I am an employee of DSTA, but I do not speak in my capacity as one.
The purpose of such contests is typically not to field an operational capability. It is very unlikely that the winning robot or a variant will actually be deployed. The main purpose is to encourage industry and academia to perform research in certain fields, such as machine vision, control systems, AI, etc. This is a long term investment. The secondary purpose is to gauge the state of the art in these fields while advancing it. This is the short term gain.
The contest is modelled after the DARPA Grand Challenge, which concentrates on outdoor navigation. Similarly, you will not see autonomous combat vehicles anytime soon. However, DARPA has certainly focussed interest and effort toward all the fundamental research questions needed to achieve such a feat. DARPA also now has a good idea of what is possible when planning acquisitions and upgrades, and is able to better assess the technical risk of new developments. If the US Army asked for an autonomous UGV tomorrow, DARPA would be able to give a good estimate of how much it would cost, how long it would take, and what is realistically achievable (then the politicians will come in and screw things up).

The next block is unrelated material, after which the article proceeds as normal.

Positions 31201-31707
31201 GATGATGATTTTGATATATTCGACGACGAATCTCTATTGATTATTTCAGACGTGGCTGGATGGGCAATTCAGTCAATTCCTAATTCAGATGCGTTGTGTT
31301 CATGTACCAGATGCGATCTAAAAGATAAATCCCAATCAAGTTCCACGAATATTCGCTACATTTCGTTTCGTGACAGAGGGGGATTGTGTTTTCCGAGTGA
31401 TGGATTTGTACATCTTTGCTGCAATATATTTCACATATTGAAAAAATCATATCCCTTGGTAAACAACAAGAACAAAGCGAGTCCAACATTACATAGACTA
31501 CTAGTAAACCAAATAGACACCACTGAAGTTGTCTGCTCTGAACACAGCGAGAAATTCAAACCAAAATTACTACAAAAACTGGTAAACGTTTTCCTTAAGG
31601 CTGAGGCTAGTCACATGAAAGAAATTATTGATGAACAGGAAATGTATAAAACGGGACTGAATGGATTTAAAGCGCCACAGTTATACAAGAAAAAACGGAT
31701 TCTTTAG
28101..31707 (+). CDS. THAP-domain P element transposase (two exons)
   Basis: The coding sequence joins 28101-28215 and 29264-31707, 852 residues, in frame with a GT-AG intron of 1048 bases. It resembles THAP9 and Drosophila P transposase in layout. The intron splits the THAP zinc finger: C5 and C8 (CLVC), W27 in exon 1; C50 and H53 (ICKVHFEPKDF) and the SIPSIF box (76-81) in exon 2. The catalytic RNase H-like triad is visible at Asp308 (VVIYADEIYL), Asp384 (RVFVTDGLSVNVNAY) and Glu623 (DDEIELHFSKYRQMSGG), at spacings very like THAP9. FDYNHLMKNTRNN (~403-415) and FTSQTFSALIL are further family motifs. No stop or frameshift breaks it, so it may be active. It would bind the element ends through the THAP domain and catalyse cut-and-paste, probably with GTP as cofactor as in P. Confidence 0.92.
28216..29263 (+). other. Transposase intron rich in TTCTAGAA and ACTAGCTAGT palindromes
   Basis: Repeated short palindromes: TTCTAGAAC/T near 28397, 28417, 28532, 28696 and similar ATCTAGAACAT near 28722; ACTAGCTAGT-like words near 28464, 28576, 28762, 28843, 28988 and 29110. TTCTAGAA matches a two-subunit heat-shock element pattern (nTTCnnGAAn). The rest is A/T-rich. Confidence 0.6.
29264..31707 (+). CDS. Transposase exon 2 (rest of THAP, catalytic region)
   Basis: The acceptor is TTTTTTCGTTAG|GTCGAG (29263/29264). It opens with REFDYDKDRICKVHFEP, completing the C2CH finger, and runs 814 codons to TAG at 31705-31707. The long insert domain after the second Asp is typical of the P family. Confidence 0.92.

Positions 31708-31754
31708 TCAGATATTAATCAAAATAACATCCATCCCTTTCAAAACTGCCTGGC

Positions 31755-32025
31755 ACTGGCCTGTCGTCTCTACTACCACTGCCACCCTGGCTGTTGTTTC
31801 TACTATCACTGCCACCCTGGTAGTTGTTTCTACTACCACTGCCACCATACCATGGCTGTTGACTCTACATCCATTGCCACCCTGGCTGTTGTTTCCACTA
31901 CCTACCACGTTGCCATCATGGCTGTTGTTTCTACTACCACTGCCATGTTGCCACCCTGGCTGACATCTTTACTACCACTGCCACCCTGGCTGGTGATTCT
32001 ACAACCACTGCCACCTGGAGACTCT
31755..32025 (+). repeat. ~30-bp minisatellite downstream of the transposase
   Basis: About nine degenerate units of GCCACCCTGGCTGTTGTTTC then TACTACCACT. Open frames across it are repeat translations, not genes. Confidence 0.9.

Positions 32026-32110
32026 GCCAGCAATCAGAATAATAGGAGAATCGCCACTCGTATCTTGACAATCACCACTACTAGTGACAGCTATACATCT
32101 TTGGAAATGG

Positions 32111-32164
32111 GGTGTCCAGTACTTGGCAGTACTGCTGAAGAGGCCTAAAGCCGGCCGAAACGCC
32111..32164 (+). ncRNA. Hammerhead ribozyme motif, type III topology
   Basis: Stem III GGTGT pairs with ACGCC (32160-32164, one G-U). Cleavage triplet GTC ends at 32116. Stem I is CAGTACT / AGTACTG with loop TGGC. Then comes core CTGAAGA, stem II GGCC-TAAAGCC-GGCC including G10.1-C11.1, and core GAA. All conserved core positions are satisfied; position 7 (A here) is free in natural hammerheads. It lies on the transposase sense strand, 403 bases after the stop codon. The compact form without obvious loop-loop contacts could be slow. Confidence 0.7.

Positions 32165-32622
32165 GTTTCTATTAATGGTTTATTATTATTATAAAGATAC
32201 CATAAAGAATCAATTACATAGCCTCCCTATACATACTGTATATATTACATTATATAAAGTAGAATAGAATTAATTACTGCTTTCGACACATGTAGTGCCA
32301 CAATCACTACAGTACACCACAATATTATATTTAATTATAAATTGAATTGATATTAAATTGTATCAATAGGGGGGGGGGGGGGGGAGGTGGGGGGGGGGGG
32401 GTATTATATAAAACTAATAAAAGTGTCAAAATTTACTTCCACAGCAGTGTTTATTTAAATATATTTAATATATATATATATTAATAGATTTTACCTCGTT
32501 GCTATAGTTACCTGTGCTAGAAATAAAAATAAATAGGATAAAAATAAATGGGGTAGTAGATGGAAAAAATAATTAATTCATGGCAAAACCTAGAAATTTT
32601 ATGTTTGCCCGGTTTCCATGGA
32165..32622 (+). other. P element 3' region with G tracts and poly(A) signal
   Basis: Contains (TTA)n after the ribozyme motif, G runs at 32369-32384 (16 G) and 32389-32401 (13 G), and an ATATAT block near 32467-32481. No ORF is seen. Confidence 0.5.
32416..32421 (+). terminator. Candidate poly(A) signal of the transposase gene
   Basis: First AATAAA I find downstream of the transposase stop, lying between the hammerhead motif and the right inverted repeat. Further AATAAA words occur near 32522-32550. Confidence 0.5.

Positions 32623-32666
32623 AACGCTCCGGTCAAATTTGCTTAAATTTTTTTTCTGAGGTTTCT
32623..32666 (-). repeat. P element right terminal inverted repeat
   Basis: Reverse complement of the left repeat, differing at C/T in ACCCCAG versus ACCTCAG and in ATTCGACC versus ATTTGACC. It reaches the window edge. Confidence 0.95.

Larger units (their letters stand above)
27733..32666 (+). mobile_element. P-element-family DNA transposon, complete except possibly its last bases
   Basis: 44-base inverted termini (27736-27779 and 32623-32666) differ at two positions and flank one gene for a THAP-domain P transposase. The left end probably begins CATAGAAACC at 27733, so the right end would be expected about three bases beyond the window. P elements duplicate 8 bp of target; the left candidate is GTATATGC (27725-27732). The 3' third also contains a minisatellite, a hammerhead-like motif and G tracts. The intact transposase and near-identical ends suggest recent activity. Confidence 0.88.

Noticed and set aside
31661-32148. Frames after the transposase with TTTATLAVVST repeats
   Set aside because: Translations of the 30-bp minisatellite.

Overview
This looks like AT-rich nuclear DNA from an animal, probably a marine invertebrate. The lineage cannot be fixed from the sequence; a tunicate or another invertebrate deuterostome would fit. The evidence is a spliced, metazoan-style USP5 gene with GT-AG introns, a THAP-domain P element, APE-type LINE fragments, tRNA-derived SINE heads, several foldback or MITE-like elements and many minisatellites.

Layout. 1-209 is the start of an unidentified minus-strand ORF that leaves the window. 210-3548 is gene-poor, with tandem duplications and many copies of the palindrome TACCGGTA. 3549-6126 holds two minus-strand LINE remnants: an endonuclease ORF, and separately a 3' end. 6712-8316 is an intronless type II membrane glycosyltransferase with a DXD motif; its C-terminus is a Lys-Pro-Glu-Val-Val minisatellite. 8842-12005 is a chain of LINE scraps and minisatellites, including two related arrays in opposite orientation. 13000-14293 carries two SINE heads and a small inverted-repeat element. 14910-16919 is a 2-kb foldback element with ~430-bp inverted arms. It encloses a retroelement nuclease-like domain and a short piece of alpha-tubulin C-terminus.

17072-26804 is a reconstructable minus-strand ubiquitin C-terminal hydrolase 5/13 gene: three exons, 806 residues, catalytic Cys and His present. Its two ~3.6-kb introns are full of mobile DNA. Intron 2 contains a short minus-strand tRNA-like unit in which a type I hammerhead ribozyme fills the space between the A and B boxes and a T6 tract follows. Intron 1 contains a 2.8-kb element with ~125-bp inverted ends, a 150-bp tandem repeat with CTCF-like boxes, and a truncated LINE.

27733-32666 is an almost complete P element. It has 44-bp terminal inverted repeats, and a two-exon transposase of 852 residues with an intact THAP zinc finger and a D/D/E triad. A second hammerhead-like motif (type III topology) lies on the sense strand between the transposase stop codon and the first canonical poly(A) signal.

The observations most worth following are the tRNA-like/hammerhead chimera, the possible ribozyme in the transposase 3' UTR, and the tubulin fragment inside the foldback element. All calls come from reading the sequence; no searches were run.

Such contests are an admission that the state of the art is no longer in the military or intelligence communities, but in the acadamic and industrial spheres. AES was developed outside the NSA, for example. More and more equipment is COTS or MOTS (commercial / militarized off-the-shelf). The days when you could get a national laboratory (Singapore has one too) to singlehandedly advance the state of the art are long over. Nowadays inhouse research tends to be focussed on either security-sensitive fields, or areas no one else simply wants to touch. This trend will only accelerate in the future.